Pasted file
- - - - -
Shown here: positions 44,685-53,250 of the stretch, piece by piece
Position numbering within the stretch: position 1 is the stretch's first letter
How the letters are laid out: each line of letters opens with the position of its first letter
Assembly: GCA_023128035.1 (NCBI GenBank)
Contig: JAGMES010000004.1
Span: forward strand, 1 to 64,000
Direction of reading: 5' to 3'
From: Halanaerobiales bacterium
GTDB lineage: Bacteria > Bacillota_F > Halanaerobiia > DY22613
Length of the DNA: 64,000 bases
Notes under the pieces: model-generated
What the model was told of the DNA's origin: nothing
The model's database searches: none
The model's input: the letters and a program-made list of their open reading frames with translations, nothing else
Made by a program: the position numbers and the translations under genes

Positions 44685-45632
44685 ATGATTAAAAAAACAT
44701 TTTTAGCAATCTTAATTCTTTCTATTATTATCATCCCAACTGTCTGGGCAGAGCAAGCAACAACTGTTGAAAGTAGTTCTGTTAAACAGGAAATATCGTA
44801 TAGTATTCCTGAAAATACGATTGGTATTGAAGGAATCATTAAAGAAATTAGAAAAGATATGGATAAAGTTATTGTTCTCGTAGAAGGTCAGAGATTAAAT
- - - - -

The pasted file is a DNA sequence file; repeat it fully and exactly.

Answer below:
Shown here: positions 44,685-53,250 of the stretch, piece by piece
Position numbering within the stretch: position 1 is the stretch's first letter
How the letters are laid out: each line of letters opens with the position of its first letter
Assembly: GCA_023128035.1 (NCBI GenBank)
Contig: JAGMES010000004.1
Span: forward strand, 1 to 64,000
Direction of reading: 5' to 3'
From: Halanaerobiales bacterium
GTDB lineage: Bacteria > Bacillota_F > Halanaerobiia > DY22613
Length of the DNA: 64,000 bases
Notes under the pieces: model-generated
What the model was told of the DNA's origin: nothing
The model's database searches: none
The model's input: the letters and a program-made list of their open reading frames with translations, nothing else
Made by a program: the position numbers and the translations under genes

Positions 44685-45632
44685 ATGATTAAAAAAACAT
44701 TTTTAGCAATCTTAATTCTTTCTATTATTATCATCCCAACTGTCTGGGCAGAGCAAGCAACAACTGTTGAAAGTAGTTCTGTTAAACAGGAAATATCGTA
44801 TAGTATTCCTGAAAATACGATTGGTATTGAAGGAATCATTAAAGAAATTAGAAAAGATATGGATAAAGTTATTGTTCTCGTAGAAGGTCAGAGATTAAAT